“Nowadays,  you can use mustard right out of a jar and Justine swears by olive oil. But when I put up a fuss, she’ll buy a pound of lard at the Publix. Hog lard makes the best biscuits. Anything else? I got to get my canning done.”

“One more question, if you don’t mind. How did you keep up with War news?”

“Why, the Mobile Register. Came up on the mail boat.  Listed all our men folks kilt. That’s how I found out Elmer was gone over to the Red River Campaign in Louisiana. We didn’t have roads or mail delivery like today. Mail boat brought the newspaper, ice blocks in sawdust, spices and sometimes the scissors and notion man. Elmer kept our knives sharp, but he was fair mess when it came to my scissors. Captain would sound the horn when he was coming up river and folks just go down to our docks up and down the river. ‘Course after the Union blowed up Fort Morgan, that was the end of any fair-sized boat slipping up river.”  Lottie moved back to the sink and started grinding more green tomatoes. I took the hint.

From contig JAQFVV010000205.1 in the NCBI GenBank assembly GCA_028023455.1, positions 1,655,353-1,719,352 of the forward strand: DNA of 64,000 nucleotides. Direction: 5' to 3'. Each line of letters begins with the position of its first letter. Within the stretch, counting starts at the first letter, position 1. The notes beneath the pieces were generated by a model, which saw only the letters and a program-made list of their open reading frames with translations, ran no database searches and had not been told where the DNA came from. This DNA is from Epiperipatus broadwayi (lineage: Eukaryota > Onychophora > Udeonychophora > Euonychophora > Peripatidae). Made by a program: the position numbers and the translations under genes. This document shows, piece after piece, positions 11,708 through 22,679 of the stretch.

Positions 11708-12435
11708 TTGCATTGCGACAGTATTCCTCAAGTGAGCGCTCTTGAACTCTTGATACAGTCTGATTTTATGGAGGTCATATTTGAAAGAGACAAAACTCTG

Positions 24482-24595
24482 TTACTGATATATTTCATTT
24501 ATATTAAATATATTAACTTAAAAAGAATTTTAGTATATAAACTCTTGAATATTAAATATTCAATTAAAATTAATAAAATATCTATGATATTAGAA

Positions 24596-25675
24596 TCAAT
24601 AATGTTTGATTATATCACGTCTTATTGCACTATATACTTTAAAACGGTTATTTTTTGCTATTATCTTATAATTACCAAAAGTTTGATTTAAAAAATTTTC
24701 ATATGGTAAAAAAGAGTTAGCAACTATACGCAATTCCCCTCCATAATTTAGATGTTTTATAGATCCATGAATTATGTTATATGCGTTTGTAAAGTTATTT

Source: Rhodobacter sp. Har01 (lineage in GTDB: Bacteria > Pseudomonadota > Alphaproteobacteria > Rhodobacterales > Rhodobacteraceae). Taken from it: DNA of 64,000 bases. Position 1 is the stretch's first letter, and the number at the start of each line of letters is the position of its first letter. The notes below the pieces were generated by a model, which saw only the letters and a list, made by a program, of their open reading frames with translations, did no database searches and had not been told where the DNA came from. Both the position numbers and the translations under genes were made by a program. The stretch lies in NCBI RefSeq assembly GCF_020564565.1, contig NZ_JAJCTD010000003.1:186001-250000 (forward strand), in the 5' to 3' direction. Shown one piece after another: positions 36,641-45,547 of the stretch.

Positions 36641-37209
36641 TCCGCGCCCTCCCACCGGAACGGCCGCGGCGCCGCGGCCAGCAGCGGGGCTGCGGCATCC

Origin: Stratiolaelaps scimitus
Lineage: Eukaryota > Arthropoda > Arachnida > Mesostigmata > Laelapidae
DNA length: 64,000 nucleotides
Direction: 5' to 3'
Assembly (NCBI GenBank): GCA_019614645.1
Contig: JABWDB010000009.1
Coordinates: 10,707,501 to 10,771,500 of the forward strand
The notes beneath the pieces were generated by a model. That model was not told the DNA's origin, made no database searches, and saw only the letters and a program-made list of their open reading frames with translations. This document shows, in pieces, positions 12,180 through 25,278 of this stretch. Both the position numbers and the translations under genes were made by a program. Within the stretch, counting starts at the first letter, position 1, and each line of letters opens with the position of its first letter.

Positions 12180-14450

“Thank you for having me. I appreciate it.” I still had a bevy of questions, but thought it best not to push my luck. “If I get any more questions from your fans and readers, would you mind if I came back?”

“I might. How nosy are those folkses?”

“They’re just curious. But mostly they’re eager to learn how people lived in those early days. What they wore for everyday clothes, how they shopped  and what was essential for every day living. Maybe you could talk about a day in the life of Lottie Mae Roberts. Or how you and Elmer spent time in the days before the War.”

“I best give it some thought and talk to Justine, too. ”

“I’ll email her in a few days.”  Lottie saw me to the front door and once I was on the porch, latched the screen.

“Don’t knock over the mailbox backing out,” she called.

Oh, that poor mailbox. Both Agnes and Pauline had run over the thing while learning to drive. I hope my next visit I will see the rest of the family and learn how each is doing. Today was a good start. END.

@All rights reserved 2017

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I’m Jackie Weger, Founder of eNovel Author at Work ~ A free resource for Indie Authors.

  Comments and questions from fans of Lottie welcome.

 

 

 

 

 

 

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2 Comments

  1. I remember when I was young, my mother and I sewed our own dresses. She made jars of marmalade and blackberry jam. Of course, that is way after Lottie Mae’s time.

  2. Loved the book and Lottie. What a delightful post 🙂